By BROOKE WANSER
Housing commission members have concerns about defining limits to an incentive program for affordable housing in Franklin.
At a regularly scheduled housing commission meeting on Thursday morning, members discussed a program that would remove the cost of mandatory development fees for developers of affordable homes.
Road impact and parkland development fees can get costly, said director of building and neighborhood services Chris Bridgewater.
Assistant City Administrator Vernon Gerth said if a developer built 100 units, but only 50 were deemed “affordable,” per the state’s statistical housing guidelines, only those units would be subsidized.
Criteria on a memorandum to be presented to the Board of Mayor and Aldermen include the following points:
- Developments that provide the opportunity to transition renters into an owner-occupied home.
- The dwelling(s) shall meet the standard for affordability as defined by the Metropolitan Statistical Area guidelines.
- The affordability will be assured for a minimum of 30 years through deed restrictions or other methods.
- Applicants must demonstrate financial viability.
- Type of financing used by the developer, including the Low-Income Housing Tax Credit, Multifamily Tax Exempt Bond Authority, HOME program, and Housing Trust Fund.
To qualify for affordable housing, families must meet a standard of no more than than 80 percent of the Greater Nashville Average Median Household Income. That income level is capped at $41,950 for a single individual, and at $59,900 for a family of four.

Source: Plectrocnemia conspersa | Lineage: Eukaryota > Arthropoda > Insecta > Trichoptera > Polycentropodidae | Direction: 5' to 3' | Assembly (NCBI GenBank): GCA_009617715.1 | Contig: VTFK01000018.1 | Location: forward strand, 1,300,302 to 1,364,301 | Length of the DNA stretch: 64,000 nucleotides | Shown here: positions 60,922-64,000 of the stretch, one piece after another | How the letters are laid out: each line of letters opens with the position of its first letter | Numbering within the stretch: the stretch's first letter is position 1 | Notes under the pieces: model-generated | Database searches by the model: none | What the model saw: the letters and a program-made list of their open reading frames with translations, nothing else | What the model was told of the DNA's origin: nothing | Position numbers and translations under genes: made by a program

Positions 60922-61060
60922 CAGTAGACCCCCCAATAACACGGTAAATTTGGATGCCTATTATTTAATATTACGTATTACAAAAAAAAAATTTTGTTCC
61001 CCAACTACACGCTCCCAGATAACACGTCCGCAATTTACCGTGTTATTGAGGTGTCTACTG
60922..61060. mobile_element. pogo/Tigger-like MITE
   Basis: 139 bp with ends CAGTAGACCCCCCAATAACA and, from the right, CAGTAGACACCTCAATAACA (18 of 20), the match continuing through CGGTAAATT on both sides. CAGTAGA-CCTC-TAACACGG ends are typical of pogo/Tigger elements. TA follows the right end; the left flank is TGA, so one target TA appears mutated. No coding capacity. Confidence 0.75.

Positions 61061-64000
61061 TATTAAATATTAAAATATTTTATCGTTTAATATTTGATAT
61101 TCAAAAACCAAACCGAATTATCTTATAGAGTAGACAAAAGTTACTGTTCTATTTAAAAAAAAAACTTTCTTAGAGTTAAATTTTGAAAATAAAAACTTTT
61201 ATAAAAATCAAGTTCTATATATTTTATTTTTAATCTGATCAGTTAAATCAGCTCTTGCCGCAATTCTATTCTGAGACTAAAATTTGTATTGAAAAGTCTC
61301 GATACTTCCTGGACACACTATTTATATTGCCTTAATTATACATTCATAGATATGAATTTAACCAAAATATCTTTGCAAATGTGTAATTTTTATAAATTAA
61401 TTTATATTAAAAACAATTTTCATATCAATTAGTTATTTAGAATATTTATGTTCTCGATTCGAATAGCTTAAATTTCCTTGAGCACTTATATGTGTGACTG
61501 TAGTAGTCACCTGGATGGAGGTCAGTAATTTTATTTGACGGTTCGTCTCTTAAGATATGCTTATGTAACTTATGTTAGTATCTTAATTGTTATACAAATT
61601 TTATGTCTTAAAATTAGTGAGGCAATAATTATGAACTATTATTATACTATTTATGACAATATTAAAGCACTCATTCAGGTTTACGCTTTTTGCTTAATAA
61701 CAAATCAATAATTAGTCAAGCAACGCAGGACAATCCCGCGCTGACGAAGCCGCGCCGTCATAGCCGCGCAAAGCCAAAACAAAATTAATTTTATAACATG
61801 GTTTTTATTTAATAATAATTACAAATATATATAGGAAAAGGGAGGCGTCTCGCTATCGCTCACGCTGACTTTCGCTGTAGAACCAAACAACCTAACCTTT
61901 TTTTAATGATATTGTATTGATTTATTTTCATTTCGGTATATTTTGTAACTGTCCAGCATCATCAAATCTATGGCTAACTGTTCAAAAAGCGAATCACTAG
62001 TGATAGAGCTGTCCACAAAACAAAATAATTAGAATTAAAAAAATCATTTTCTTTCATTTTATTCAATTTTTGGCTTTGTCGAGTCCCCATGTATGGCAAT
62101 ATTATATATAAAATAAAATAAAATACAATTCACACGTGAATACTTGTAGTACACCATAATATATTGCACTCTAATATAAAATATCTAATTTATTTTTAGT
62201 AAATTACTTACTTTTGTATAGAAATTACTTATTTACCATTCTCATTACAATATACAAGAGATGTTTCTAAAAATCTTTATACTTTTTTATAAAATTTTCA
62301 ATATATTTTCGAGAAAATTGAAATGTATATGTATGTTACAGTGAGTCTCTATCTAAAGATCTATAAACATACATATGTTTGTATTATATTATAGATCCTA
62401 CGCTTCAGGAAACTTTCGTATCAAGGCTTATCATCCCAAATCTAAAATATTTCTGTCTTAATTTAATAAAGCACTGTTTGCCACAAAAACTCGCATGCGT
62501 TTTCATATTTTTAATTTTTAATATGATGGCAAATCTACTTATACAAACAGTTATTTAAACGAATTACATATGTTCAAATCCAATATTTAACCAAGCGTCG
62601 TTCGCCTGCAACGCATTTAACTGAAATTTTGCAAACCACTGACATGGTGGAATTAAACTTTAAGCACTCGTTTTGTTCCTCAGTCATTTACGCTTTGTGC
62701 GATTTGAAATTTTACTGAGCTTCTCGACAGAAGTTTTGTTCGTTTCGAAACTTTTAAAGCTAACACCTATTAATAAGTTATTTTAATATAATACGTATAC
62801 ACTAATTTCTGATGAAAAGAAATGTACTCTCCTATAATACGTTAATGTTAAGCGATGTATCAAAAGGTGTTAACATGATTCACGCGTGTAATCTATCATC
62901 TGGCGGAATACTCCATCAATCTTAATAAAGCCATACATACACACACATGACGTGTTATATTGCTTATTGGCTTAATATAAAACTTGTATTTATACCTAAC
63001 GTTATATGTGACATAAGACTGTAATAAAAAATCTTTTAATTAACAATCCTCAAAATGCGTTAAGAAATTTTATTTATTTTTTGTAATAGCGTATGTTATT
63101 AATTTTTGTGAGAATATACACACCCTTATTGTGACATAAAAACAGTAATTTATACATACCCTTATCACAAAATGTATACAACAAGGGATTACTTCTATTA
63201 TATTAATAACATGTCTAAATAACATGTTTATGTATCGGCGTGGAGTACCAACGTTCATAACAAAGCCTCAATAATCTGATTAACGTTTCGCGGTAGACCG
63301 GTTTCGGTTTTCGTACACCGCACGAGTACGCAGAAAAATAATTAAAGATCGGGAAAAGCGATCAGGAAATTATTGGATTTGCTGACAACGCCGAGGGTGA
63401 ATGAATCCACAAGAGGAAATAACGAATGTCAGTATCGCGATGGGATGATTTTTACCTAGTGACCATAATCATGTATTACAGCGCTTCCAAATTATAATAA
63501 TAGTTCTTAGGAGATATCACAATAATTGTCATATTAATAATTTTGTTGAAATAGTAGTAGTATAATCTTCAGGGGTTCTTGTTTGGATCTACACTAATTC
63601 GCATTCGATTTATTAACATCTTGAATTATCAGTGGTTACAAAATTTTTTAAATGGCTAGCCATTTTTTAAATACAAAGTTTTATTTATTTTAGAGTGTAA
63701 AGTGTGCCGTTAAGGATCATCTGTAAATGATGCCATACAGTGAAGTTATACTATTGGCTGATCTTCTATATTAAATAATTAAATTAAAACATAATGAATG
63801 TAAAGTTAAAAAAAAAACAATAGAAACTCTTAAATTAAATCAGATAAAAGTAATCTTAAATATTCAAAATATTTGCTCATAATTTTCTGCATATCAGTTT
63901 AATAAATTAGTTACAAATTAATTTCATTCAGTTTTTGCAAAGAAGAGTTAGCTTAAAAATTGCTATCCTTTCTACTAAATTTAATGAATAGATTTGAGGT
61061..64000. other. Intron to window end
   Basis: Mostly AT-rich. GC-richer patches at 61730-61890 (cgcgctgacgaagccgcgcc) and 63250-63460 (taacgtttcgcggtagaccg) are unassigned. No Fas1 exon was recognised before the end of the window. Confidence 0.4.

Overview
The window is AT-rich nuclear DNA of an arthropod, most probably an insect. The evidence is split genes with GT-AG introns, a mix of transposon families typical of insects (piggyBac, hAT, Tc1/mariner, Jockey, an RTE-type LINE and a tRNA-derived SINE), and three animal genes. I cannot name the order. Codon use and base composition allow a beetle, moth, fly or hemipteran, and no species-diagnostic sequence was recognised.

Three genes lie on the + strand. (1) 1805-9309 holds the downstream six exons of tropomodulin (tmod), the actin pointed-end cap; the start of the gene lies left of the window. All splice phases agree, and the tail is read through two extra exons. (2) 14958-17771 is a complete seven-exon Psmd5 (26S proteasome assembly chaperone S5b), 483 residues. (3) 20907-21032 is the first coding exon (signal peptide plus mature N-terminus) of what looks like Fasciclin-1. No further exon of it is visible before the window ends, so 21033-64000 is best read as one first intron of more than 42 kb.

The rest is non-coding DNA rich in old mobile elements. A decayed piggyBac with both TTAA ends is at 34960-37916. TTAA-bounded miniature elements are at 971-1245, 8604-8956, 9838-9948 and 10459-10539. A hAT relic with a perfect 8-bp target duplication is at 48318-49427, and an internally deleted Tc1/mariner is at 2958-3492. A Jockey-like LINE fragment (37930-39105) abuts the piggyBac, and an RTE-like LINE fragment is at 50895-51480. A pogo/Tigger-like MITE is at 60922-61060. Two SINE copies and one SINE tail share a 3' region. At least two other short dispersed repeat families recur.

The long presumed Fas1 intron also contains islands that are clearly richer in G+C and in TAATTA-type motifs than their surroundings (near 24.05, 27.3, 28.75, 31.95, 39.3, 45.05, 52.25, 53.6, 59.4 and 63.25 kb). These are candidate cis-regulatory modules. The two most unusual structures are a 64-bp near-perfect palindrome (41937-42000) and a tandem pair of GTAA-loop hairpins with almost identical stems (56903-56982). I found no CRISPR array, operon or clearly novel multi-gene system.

Affordability would be ensured for a minimum of 30 years using deed restriction. Once a project is vested, the developer is eligible for funds for three years, said Gerth.
The commission wants the Board of Mayor and Aldermen to earmark up to $1 million each year for the incentive program.
Some commission members expressed a desire to level the field so every applicant is treated the same.
Concerns remain among the commission, like the number of people moving into an affordable home. “That seems impossible to police,” said Alderman Dana McLendon.
Setting the price of housing and determining other standards could also prove tricky.
“We always have to vet income. I’m more interested in getting the price of the house right than policing the number of occupants,” McLendon added.
But the purpose of the document, said developer Stephen Murray, is only to serve as a guideline for who could qualify for affordable housing.
“Who do you want to serve? If you’re not limiting who you’re serving, why are you here?” Murray asked. “If you’re going to let a millionaire buy this unit, and if he’s subsidized, then why are you here?”
Gerth said the commission needed to work on allaying McLendon’s concerns; as the representative for the Board of Mayor and Aldermen, his ability to explain the program could make or break its passage.
“We always want to try to put the board and mayor and aldermen in a position to make a decision that serves the community and is an easy decision for them,” Gerth said.
The next housing commission will be on Thursday, November 1 at 7:30 a.m.